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How do does a physical therapist help survivors to improve their balance?

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Physical Therapist

Answer transcribed from Brightway's interview with physical therapist Susan Little:

I think balance is so interesting. Let me start by saying that it is a tremendously complex system and network that controls our balance as human beings. That's good and bad. It's bad because with any brain injury, regardless of the location of the injury, balance seems involved in some bit. The good side is that because it is such an extensive network, there's lots of room for improvement that if one part of that network is even very severely damaged, you have other systems that can compensate. 


With that said, balance rehab is not unlike any other kind of exercise or strengthening. If we want our muscles to get stronger, we all know you lift a challenging heavy weight and that muscle gets stronger. With balance, you need to do the same. You need to challenge your balance system and it will get better. Those gymnasts in the Olympic events aren't born that way. They practice, practice, and practice and their balance gets better.

Brains are the same. Your brain is the same even if you've had a brain injury. You have that capability for that balance to improve, but you have to challenge your balance. Although you can safely lift a weight that is challenging and make your muscles stronger, it's sometimes harder to challenge your balance in a safe manner. I always say that you need to find something that is challenging but doable and find a way to do that safely and not fall. One technique is obviously to have a therapist or a family member guard you while you're doing these difficult but doable exercises. Another way that I often give to my patients is to have them position themselves standing in a corner where their back is to the corner and they're not touching the wall but they're as close as they can be to that wall without touching it. They also place a sturdy chair in front of them so they have guide rails all around them. Then, they work on their balance exercises at a very basic level.


If you walk with a walker, that might be simply letting go of the walker for ten or five seconds, whatever is difficult but doable. As you progress, that may progress up to balancing on one leg. Again, if you lose your balance, you have that wall beside you and behind you, as well as that chair in front of you so that you can catch your balance and be safe. You can progress through a variety of balance exercises from balancing on one foot to balancing on one foot with eyes closed or with eyes open. Turning your head also has a surprising impact on your ability to balance and is often very affected after brain injury. So by incorporating just head turns while you maintain your balance, you can strengthen those balance reactions by challenging them. I think that's the exciting part for me because I know our brain has that capability to improve if we give it the right kind of challenge.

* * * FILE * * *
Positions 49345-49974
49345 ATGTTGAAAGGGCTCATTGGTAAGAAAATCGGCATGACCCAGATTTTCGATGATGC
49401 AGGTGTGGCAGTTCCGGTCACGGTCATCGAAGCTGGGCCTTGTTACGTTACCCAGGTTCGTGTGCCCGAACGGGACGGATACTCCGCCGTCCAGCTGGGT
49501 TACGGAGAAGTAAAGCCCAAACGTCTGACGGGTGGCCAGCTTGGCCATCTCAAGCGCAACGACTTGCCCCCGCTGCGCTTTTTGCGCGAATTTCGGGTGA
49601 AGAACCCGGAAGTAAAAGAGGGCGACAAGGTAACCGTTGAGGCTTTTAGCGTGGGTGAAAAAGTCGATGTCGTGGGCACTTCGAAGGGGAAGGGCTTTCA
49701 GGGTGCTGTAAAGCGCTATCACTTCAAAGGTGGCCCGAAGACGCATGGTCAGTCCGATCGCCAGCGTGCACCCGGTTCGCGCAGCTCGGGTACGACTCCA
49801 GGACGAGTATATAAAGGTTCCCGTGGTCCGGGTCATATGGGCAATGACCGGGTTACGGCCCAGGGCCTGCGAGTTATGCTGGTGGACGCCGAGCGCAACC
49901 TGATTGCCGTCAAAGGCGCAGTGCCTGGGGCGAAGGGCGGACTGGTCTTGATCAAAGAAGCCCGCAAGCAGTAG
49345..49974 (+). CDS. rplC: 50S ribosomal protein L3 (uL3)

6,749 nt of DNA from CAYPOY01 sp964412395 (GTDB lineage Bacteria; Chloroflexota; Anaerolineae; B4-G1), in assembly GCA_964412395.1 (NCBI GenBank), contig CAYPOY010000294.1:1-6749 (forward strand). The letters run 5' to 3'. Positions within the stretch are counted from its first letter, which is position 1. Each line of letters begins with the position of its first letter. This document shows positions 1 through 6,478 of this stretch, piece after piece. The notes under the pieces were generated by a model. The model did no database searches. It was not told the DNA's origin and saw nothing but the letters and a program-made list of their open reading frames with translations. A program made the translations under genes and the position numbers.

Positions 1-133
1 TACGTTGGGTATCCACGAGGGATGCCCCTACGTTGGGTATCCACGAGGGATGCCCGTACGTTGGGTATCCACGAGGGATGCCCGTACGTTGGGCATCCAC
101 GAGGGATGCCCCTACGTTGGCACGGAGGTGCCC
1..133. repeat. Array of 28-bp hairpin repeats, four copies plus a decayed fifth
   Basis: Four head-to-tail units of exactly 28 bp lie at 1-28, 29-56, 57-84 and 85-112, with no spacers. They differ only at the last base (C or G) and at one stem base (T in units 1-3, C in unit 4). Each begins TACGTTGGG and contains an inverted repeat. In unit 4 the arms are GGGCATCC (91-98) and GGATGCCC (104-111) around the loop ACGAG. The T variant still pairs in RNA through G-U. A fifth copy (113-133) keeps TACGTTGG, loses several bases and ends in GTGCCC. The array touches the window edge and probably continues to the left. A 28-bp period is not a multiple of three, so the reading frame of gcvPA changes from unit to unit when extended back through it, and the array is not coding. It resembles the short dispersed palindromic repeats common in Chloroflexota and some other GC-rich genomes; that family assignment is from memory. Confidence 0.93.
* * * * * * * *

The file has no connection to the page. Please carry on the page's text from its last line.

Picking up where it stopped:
Again, you sure don't want to fall and hit your head again or do some other type of injuries. So if you have an acting therapist, I would certainly check in with them regarding the balance exercises. If you don't, perhaps again a family member standing by is always the best way to start. Having a steady family member who can support you if you lose your balance can keep you safe. Now, understand that if you are wheelchair-bound or if you're even struggling with just your sitting balance, you may want to begin with working on your sitting balance. Again, I would similarly suggest that you sit on the edge of a bed or something soft so that if you lose your balance to your side or backward, you have a landing zone that is safe. In front of you, have again a sturdy chair or a caregiver to provide you that support and guarding that you may need if you're really not ready to be doing the standing kind of balance.


It’s hard to answer in specifics because everyone's balance level is different, but I think you can try some of those and see. Keep the general thought that I need to challenge my balance in a safe way and find a way to do that. Make sure that those challenges are difficult but doable. There’s no point in doing them if they're not difficult because that does not drive change and improvement in our brain and our balance system.